Numpy Exercise 3


In [2]:
import numpy as np
%matplotlib inline
import matplotlib.pyplot as plt
import seaborn as sns

In [3]:
import antipackage
import github.ellisonbg.misc.vizarray as va

Using existing version:  github.ellisonbg.misc.vizarray

Geometric Brownian motion

Here is a function that produces standard Brownian motion using NumPy. This is also known as a Wiener Process.

In [4]:
def brownian(maxt, n):
    """Return one realization of a Brownian (Wiener) process with n steps and a max time of t."""
    t = np.linspace(0.0,maxt,n)
    h = t[1]-t[0]
    Z = np.random.normal(0.0,1.0,n-1)
    dW = np.sqrt(h)*Z
    W = np.zeros(n)
    W[1:] = dW.cumsum()
    return t, W

Call the brownian function to simulate a Wiener process with 1000 steps and max time of 1.0. Save the results as two arrays t and W.

In [5]:
brownian(1.0, 1000)
t=brownian(1.0, 1000)[0]
W=brownian(1.0, 1000)[1]

np.savez('brownian.npz', t, W)

In [6]:
assert isinstance(t, np.ndarray)
assert isinstance(W, np.ndarray)
assert t.dtype==np.dtype(float)
assert W.dtype==np.dtype(float)
assert len(t)==len(W)==1000

Visualize the process using plt.plot with t on the x-axis and W(t) on the y-axis. Label your x and y axes.

In [43]:
plt.plot(t, W)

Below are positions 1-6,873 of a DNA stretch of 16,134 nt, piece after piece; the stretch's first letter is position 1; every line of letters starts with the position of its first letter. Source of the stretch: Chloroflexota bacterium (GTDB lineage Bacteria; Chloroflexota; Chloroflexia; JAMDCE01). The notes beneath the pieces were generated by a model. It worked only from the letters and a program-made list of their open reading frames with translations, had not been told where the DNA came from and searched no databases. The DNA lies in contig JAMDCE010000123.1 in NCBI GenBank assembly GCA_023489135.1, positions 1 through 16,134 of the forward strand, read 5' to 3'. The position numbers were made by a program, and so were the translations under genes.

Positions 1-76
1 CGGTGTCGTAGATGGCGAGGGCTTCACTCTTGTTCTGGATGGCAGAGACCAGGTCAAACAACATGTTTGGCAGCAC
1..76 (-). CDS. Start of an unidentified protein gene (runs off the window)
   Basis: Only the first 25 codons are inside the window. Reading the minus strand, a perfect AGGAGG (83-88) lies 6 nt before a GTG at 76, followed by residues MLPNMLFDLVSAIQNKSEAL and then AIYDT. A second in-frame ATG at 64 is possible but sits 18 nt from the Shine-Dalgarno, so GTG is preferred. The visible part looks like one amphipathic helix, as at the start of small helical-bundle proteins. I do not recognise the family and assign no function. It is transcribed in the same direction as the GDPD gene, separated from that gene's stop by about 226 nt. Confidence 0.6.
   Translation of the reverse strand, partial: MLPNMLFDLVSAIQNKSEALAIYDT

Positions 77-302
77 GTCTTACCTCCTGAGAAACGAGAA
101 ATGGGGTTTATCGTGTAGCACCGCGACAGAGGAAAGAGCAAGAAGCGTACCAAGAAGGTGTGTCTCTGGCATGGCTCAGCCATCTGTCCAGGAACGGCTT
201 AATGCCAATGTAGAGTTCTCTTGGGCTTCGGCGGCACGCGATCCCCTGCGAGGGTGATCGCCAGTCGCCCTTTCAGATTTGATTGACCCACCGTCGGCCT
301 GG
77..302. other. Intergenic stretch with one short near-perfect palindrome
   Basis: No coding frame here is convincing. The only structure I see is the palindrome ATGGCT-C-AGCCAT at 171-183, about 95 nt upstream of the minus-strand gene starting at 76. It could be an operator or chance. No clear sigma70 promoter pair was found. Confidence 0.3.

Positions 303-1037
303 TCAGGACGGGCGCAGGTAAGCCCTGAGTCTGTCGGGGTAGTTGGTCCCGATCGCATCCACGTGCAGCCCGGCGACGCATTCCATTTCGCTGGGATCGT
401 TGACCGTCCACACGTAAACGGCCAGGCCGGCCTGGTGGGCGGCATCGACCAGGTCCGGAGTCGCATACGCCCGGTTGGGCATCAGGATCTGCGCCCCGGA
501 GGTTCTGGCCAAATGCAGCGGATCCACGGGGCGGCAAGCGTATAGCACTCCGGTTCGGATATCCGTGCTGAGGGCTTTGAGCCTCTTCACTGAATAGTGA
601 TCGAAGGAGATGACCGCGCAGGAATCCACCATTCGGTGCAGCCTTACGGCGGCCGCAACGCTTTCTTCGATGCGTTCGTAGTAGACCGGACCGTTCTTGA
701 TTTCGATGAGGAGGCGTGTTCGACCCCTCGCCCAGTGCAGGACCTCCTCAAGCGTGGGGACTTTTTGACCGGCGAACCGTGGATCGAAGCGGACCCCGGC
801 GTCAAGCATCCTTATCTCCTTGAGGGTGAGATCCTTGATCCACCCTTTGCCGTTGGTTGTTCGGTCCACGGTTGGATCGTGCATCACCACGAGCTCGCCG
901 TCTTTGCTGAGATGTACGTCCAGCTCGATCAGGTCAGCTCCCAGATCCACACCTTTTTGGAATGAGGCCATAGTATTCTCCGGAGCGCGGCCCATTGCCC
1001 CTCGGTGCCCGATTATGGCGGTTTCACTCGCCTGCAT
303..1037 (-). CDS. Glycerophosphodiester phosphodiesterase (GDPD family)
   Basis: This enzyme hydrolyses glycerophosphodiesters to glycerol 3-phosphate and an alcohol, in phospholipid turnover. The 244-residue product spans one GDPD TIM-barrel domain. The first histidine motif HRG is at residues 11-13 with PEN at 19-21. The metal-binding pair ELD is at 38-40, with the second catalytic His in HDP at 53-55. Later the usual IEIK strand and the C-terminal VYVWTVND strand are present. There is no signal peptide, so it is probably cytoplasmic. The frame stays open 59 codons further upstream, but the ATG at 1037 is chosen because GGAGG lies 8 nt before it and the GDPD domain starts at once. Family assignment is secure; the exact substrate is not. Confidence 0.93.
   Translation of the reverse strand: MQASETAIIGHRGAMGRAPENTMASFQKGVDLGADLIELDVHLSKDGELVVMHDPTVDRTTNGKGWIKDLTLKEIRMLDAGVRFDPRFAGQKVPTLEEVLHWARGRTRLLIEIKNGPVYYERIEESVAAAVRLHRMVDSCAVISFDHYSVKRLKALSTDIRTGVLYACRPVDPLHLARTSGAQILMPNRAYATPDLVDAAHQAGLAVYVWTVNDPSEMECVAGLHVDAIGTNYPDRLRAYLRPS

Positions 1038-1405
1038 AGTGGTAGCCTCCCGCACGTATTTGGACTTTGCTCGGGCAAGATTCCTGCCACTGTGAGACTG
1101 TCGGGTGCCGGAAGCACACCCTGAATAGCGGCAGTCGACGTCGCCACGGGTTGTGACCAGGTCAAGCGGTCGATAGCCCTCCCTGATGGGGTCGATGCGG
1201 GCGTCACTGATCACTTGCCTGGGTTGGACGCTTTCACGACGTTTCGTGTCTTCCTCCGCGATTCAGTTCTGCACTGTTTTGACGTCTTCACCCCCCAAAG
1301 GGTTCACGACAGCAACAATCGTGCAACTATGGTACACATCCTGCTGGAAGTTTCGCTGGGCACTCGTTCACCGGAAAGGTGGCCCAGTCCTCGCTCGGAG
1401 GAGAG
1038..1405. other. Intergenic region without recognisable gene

plt.ylabel("Wiener Process")

<matplotlib.text.Text at 0x7fc5c8f91050>

In [44]:
assert True # this is for grading

Use np.diff to compute the changes at each step of the motion, dW, and then compute the mean and standard deviation of those differences.

In [45]:
dW = np.diff(W)
print dW.mean()
print dW.std()


In [46]:
assert len(dW)==len(W)-1
assert dW.dtype==np.dtype(float)

Write a function that takes $W(t)$ and converts it to geometric Brownian motion using the equation:

$$ X(t) = X_0 e^{((\mu - \sigma^2/2)t + \sigma W(t))} $$

Use Numpy ufuncs and no loops in your function.

In [47]:
def geo_brownian(t, W, X0, mu, sigma):
    "Return X(t) for geometric brownian motion with drift mu, volatility sigma."""
    t = np.linspace(0.0, 1.0, 1000)
    raised = ((mu - sigma**2/2)*t + sigma*W)
    expfunc = np.exp(raised)
    X = X0*expfunc
    return t, X

In [48]:
assert True # leave this for grading

Use your function to simulate geometric brownian motion, $X(t)$ for $X_0=1.0$, $\mu=0.5$ and $\sigma=0.3$ with the Wiener process you computed above.

Visualize the process using plt.plot with t on the x-axis and X(t) on the y-axis. Label your x and y axes.

In [49]:
t = geo_brownian(1.0, W, 1.0, 0.5, 0.3)[0]
X = geo_brownian(1.0, W, 1.0, 0.5, 0.3)[1]

plt.ylabel("Geometric Brownian Motion")

<matplotlib.text.Text at 0x7fc5c87e8990>

In [37]:
assert True # leave this for grading